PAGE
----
Mean age was 56 years for Indigenous and 55 years for non-Indigenous people and there was no difference in the proportion of males and females, degree of remoteness from a major centre or socioeconomic index between the two groups (Table 1). The percentages of Indigenous and non-Indigenous patients with squamous cell carcinoma were similar (Indigenous 96% vs. non-Indigenous 90%). There was no significant difference in stage at diagnosis (Table 1): the majority of people were diagnosed with regional spread of their cancer (Indigenous 57%, non-Indigenous 65%) and no Indigenous or non-Indigenous people from urban regions were diagnosed with a late stage cancer. There was little difference in the comorbidity score between Indigenous and non-Indigenous people (Table 1) and although a greater proportion of Indigenous people had diabetes (12% vs. 3%), this difference was not statistically significant (P = 0.09).

Table 1. Demographic and clinical details, for Indigenous and non-Indigenous patients with cancer of the head and neck in Queensland Australia, 1998- 2004

Indigenous people with cancer of the head and neck were significantly less likely to receive any cancer treatment (either palliative treatment, treatment with curative intent or treatment with intention unknown) than their non-Indigenous counterparts (75% vs. 95%, P = 0.005). Furthermore, when people with metastatic cancer or uncertain stage were excluded, Indigenous patients were less likely to receive treatment with curative intent (48% vs. 76%, P = 0.002) (Table 2). Compared to non-Indigenous patients, the pattern of curative treatment received by Indigenous patients was significantly different (P = 0.03). The most common modes of treatment for Indigenous patients were surgery only (36%) or surgery and radiotherapy (25%) compared to surgery and radiotherapy (40%) and chemotherapy (30%) for their non-Indigenous counterparts (Table 2).

Table 2. Comparison of cancer treatment given, recurrence, time to death and cause of death, by Indigenous status

The characteristics of those who did not receive treatment were examined more closely. Indigenous people aged over 60 were less likely to receive any treatment than non-Indigenous people of similar age (40% did not receive treatment compared to 5%), as were Indigenous men when compared to non-Indigenous men (30% vs. 5%). Indigenous people with regional spread of disease (27% vs. 5%), those from urban, rural and remote areas and those from all socioeconomic strata, were also less likely to receive any treatment than their non-Indigenous counterparts. The comorbidity score was similar for Indigenous people and non-Indigenous people who did not receive treatment. When only cases with non-metastatic disease were compared, older Indigenous people (42% vs. 31%), those from the most accessible areas (26% vs. 8%), those from the most remote areas (32% vs. 15%), and the most socially disadvantaged (55% vs. 31%) were less likely to receive treatment with curative intent than their non-Indigenous counterparts. 46% of Indigenous people with a comorbidity score of zero did not receive treatment compared to 68% of non-Indigenous people with the same score but the numbers were too small to show significance (data not shown).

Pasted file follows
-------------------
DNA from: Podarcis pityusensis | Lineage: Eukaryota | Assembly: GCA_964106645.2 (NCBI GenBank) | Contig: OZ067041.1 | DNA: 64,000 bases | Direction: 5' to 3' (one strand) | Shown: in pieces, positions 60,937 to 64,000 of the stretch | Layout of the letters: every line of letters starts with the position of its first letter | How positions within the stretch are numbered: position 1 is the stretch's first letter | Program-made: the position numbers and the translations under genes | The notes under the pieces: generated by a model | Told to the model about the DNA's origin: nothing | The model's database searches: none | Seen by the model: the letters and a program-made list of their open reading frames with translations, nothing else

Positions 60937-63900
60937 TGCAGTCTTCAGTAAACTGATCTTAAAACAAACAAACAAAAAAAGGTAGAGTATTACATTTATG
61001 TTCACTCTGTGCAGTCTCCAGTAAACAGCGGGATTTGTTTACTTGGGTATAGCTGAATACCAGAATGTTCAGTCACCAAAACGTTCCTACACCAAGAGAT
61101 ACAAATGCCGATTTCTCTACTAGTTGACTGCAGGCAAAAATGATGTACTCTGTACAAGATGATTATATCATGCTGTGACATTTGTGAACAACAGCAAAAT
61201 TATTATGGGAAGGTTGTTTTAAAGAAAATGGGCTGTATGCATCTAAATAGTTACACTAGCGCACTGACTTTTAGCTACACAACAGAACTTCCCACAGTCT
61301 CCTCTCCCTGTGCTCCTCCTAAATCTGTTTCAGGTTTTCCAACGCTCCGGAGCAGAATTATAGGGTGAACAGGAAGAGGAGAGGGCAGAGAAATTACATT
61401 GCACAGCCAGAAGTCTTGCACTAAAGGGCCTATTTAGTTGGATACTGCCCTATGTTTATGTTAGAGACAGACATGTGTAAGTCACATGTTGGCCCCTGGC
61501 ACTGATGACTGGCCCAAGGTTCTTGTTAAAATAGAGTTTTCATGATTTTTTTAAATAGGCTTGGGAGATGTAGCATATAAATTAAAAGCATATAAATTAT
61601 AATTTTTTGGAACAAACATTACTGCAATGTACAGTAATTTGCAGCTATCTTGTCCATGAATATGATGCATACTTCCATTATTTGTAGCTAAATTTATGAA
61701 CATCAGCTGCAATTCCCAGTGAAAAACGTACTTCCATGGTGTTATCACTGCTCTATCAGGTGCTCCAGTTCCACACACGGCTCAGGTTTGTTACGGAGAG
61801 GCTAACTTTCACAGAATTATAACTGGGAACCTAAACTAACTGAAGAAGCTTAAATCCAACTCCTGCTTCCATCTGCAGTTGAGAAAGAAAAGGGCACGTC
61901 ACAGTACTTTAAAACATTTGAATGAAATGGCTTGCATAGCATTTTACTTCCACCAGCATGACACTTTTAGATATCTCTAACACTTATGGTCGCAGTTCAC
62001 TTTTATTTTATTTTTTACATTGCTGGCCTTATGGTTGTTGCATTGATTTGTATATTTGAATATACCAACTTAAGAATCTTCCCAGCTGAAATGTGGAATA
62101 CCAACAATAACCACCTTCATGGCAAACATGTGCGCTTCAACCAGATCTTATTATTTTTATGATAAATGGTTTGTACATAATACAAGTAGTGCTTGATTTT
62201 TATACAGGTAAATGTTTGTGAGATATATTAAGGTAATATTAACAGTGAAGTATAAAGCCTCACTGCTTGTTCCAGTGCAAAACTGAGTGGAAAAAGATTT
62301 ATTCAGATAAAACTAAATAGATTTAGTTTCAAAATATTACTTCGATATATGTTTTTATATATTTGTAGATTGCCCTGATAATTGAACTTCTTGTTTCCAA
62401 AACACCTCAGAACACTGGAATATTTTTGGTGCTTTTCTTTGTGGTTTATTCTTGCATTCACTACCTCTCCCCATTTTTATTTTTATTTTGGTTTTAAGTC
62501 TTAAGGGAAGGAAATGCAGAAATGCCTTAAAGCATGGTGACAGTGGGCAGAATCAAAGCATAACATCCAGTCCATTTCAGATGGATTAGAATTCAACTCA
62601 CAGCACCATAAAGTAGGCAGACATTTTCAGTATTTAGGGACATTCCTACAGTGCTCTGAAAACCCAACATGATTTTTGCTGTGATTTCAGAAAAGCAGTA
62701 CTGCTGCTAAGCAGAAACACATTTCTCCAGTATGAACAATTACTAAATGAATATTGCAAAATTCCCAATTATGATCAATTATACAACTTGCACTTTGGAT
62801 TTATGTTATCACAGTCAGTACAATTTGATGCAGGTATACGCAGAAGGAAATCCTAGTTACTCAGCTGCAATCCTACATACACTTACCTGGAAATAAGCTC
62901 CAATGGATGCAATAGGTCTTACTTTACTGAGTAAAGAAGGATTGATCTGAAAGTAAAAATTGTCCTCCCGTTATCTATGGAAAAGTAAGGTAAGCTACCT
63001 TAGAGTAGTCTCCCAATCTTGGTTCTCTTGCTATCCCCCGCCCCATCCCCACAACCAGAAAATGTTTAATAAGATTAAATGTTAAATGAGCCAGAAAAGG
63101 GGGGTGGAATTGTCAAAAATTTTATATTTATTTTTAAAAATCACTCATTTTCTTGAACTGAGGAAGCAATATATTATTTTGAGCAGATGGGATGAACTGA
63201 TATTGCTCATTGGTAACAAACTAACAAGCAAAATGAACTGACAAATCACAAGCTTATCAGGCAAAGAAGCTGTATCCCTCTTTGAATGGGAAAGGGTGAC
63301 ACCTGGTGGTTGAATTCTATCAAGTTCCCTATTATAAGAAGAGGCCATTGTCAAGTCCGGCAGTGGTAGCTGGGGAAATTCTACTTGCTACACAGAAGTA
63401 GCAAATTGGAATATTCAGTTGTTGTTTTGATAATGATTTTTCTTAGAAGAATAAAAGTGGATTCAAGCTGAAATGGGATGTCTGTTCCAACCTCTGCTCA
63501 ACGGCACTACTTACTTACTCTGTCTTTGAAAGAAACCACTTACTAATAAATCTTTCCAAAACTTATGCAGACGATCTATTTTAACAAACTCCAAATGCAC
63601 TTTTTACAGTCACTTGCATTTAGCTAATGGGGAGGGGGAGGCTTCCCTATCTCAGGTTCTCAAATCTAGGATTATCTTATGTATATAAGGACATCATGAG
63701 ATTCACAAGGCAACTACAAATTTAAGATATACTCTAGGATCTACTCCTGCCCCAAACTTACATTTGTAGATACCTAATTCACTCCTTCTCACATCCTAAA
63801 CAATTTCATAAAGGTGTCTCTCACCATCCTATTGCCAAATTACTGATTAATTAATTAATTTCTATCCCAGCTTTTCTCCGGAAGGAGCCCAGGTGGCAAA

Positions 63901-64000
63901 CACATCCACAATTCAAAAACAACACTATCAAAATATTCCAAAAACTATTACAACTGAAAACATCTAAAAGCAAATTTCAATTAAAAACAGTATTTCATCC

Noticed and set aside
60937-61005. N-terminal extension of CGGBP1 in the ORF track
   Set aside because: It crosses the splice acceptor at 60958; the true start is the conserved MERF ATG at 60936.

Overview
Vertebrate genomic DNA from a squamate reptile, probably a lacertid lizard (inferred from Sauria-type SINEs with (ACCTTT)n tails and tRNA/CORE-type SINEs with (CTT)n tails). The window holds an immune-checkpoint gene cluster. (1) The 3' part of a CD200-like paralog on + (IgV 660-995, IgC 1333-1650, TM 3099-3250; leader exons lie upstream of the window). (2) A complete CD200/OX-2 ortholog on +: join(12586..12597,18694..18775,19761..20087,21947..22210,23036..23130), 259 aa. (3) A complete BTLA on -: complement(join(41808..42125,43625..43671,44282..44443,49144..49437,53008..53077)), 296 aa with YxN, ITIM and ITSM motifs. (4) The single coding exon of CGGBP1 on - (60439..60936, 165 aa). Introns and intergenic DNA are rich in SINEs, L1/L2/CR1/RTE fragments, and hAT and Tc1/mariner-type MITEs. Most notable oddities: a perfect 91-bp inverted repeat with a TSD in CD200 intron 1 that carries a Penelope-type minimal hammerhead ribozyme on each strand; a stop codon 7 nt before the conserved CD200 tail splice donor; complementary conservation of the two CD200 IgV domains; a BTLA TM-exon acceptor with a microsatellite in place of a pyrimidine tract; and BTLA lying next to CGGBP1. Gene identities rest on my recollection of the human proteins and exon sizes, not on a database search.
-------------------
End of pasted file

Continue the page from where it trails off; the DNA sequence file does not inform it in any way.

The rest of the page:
The pattern of curative treatment received by Indigenous patients without metastatic disease was significantly different from that of non-Indigenous patients (Table 2). However there were no significant differences in time to surgery or radiotherapy for those who received cancer treatment and Indigenous people were as likely to complete radiotherapy and received a similar course of radiotherapy as their non-Indigenous counterparts.

Survival

There was no statistically significant difference between the groups regarding recurrence recorded in the medical chart (Table 2). The pattern of death was significantly different when Indigenous patients were compared to non-Indigenous patient; 79% of Indigenous patients were deceased by the end of the follow up period compared to 52% of non-Indigenous patients (Table 2) with risk of all cause-specific death doubled for Indigenous people (HR 2.19 95% CI 1.36, 3.53) (Table 3). When time to cancer death was adjusted for cancer stage, the hazard ratio was 2.45 (95% CI 1.51, 3.96), with little variation when further adjusted for socioeconomic status and comorbidities. When further adjusted for overall treatment, the difference was less but remained statistically significant (HR 1.88% CI 1.10, 3.22). However, when curative treatment and mode of treatment were taken into account, the survival difference was no longer evident (Table 3).

Table 3. Proportional hazard ratios, using Cox regression models, of time to death for head and neck cancer patients diagnosed between 1998 and 2004, for Indigenous people in Queensland (reference category is last for all variables)